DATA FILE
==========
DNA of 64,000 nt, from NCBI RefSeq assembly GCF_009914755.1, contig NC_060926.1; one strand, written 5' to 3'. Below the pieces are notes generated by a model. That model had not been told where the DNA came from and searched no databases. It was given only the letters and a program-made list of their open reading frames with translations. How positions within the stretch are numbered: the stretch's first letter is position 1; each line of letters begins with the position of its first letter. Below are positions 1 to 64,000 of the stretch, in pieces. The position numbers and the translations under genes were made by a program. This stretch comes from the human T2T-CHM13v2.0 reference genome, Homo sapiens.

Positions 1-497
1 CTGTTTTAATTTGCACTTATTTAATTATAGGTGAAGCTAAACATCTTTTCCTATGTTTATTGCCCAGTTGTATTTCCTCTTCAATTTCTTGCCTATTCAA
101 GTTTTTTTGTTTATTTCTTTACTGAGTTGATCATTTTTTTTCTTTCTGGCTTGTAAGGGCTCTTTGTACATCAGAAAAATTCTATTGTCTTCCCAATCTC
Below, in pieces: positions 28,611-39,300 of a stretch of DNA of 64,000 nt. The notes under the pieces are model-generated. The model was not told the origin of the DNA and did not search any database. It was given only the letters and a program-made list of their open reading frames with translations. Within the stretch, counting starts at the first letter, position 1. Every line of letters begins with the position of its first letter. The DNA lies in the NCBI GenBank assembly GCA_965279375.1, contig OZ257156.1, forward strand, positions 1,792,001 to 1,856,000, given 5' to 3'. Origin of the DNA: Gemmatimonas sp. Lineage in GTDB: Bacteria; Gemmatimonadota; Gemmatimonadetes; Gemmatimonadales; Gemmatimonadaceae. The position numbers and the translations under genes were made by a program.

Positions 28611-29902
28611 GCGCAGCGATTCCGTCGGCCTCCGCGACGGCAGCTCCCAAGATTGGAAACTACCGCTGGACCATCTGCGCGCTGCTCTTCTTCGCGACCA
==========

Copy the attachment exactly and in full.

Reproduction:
DNA of 64,000 nt, from NCBI RefSeq assembly GCF_009914755.1, contig NC_060926.1; one strand, written 5' to 3'. Below the pieces are notes generated by a model. That model had not been told where the DNA came from and searched no databases. It was given only the letters and a program-made list of their open reading frames with translations. How positions within the stretch are numbered: the stretch's first letter is position 1; each line of letters begins with the position of its first letter. Below are positions 1 to 64,000 of the stretch, in pieces. The position numbers and the translations under genes were made by a program. This stretch comes from the human T2T-CHM13v2.0 reference genome, Homo sapiens.

Positions 1-497
1 CTGTTTTAATTTGCACTTATTTAATTATAGGTGAAGCTAAACATCTTTTCCTATGTTTATTGCCCAGTTGTATTTCCTCTTCAATTTCTTGCCTATTCAA
101 GTTTTTTTGTTTATTTCTTTACTGAGTTGATCATTTTTTTTCTTTCTGGCTTGTAAGGGCTCTTTGTACATCAGAAAAATTCTATTGTCTTCCCAATCTC
Below, in pieces: positions 28,611-39,300 of a stretch of DNA of 64,000 nt. The notes under the pieces are model-generated. The model was not told the origin of the DNA and did not search any database. It was given only the letters and a program-made list of their open reading frames with translations. Within the stretch, counting starts at the first letter, position 1. Every line of letters begins with the position of its first letter. The DNA lies in the NCBI GenBank assembly GCA_965279375.1, contig OZ257156.1, forward strand, positions 1,792,001 to 1,856,000, given 5' to 3'. Origin of the DNA: Gemmatimonas sp. Lineage in GTDB: Bacteria; Gemmatimonadota; Gemmatimonadetes; Gemmatimonadales; Gemmatimonadaceae. The position numbers and the translations under genes were made by a program.

Positions 28611-29902
28611 GCGCAGCGATTCCGTCGGCCTCCGCGACGGCAGCTCCCAAGATTGGAAACTACCGCTGGACCATCTGCGCGCTGCTCTTCTTCGCGACCA